You signed up for a race, but as it gets closer and closer you realize that you haven’t been able to train for that distance; should you still just put your bib on and hope you get to the finish line in one piece? Often times life gets in the way with busy schedules, unforeseen events, maybe you are recovering from an injury, or a friend tries to have you join them on a long distance race when you haven’t trained as planned. Before you show up at the start line, you should consider a few technicalities.
1. What distance have you been running? A typical running training program takes about 12-18 weeks, that means being fully dedicated and involved in training. Whether you are training for a 10km, 1/2 marathon, full marathon or ultra marathon, you have to consider what distance you were able to do before you make the decision of doing the race or not. Training involves both physical and mental aspects, so not only your body needs to be prepared for the specific distance, but your brain and mental strength also has to be ready. Running a full marathon when the longest distance you have ran in months is 10kms might cause some serious physical and mental issues during the race. Not knowing if you can finish the race is not a good mindset to have at the start line.
2. Muscle memory: One positive note is that muscle memory does exist. All the changes and adaptations made in your body when you were training hard or for long distances can be retained and make it easier and faster to return to a certain fitness level.
3. Pick your race: If you’re focusing on a specific race in the near future and are planning to run a long distance now even though you haven’t been training enough, this could jeopardize your future race. You have to make the decision on which race is more important to you.
4. Injuries: Long distance running can often trigger some niggle and slight pain. If you have been training for months to run a long distance race you are probably prepared to deal and push through some pain. But on the other hand, if you’ve been dealing with an injury that is not 100% healed, you are putting yourself at risk of a recurring injury by running the race.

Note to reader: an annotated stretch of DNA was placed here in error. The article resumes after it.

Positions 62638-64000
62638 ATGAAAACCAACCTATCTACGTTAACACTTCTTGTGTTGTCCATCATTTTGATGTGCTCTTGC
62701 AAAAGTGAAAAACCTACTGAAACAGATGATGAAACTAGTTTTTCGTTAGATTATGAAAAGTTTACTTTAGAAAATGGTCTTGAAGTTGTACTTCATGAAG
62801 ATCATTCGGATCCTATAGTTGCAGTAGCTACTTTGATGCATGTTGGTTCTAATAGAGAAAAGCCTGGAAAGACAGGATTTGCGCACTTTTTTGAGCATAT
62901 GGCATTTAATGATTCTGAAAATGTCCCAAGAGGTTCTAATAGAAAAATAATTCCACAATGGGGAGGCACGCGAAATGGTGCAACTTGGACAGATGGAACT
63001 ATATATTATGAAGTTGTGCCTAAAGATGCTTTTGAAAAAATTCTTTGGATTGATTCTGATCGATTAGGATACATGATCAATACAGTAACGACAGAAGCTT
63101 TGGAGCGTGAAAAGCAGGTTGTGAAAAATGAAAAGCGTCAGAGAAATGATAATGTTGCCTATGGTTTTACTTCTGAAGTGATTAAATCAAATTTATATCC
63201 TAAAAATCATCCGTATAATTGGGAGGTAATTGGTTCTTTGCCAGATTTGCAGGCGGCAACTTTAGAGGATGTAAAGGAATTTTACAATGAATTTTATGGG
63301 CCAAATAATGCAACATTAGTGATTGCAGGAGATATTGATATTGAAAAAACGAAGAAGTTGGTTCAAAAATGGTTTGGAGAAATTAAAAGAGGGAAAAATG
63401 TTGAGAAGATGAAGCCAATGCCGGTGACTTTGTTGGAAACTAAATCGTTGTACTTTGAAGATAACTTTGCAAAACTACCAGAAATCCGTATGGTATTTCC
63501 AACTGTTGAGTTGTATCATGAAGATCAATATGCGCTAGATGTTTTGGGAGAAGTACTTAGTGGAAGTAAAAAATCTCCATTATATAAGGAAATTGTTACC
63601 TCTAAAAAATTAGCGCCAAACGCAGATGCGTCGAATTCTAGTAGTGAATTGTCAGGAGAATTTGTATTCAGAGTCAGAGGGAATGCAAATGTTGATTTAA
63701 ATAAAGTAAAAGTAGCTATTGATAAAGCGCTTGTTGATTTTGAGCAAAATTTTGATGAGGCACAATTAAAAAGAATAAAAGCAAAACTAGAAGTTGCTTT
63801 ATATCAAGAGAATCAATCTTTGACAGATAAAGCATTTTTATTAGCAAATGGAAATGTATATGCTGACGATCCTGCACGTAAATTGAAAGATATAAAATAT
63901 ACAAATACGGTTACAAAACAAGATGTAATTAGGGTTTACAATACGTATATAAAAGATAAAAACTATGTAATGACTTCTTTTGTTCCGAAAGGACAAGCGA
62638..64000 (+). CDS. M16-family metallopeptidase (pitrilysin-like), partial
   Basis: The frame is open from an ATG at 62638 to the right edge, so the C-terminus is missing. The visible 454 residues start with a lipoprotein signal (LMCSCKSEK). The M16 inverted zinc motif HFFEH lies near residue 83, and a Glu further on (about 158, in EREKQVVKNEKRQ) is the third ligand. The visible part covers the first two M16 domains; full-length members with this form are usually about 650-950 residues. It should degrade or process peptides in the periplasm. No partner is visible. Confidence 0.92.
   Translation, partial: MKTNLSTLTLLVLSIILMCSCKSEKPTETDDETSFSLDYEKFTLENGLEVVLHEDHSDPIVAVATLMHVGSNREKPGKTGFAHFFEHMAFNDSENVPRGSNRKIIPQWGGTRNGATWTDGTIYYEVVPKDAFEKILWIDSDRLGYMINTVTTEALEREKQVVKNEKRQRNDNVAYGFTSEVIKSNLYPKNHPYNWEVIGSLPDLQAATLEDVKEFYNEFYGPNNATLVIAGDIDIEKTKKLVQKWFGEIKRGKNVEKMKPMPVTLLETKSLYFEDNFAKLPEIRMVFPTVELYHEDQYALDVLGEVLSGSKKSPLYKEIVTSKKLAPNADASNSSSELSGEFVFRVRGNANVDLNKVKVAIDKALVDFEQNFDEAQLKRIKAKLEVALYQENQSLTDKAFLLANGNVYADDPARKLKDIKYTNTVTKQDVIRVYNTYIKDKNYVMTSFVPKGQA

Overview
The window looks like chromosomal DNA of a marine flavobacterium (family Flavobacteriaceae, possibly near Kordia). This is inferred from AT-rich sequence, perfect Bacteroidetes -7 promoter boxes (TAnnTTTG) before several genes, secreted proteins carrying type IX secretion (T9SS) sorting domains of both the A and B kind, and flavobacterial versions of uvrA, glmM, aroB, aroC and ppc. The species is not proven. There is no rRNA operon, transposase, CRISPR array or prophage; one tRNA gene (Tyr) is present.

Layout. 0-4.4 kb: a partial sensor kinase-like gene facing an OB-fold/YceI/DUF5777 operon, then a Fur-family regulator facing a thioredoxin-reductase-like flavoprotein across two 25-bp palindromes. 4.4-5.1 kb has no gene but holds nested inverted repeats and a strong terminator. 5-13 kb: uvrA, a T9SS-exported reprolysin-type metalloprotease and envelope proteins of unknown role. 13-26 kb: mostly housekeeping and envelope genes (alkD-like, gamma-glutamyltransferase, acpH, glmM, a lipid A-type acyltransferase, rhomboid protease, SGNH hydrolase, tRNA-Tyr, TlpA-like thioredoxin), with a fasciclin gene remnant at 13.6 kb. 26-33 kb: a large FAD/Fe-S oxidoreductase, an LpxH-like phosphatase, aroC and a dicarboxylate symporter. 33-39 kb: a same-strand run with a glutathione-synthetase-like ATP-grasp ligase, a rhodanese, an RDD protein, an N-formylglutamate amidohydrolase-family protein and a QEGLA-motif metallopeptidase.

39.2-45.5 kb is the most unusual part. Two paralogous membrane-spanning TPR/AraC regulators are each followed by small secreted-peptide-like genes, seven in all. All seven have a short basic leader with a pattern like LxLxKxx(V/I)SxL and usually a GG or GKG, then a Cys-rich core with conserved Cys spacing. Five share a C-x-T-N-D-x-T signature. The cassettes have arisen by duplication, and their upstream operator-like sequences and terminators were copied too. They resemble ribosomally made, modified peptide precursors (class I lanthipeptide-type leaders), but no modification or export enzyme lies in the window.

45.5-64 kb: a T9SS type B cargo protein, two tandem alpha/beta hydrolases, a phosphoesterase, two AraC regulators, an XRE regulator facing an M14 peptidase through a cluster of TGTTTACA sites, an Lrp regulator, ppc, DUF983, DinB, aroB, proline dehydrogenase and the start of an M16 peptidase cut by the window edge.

5. To race or not: Running and racing are two different things. If you’re going to do a long distance race without the proper training, you should not aim for a PR. By running slowly and taking it easier, you might be able to make it to the finish line feeling fine and without any injuries. You can use some races for training only.
6. Fitness Levels: Even though you might not have been following a specific long distance race training program, maybe you have increased your running distance, or have done some intense cross training. Take a look at your fitness level, and maybe running a long distance race might not be a huge shock to your body. But if the longest run you’ve done is 5-10kms and no other training, don’t put on your bib!
Doing a race that you haven’t trained for might trigger lots of painful issues, and make recovery time much longer and challenging. It is important to be reasonable and look at the fact that there are many more races to come:)
Train Hard, Eat Right, Feel Great!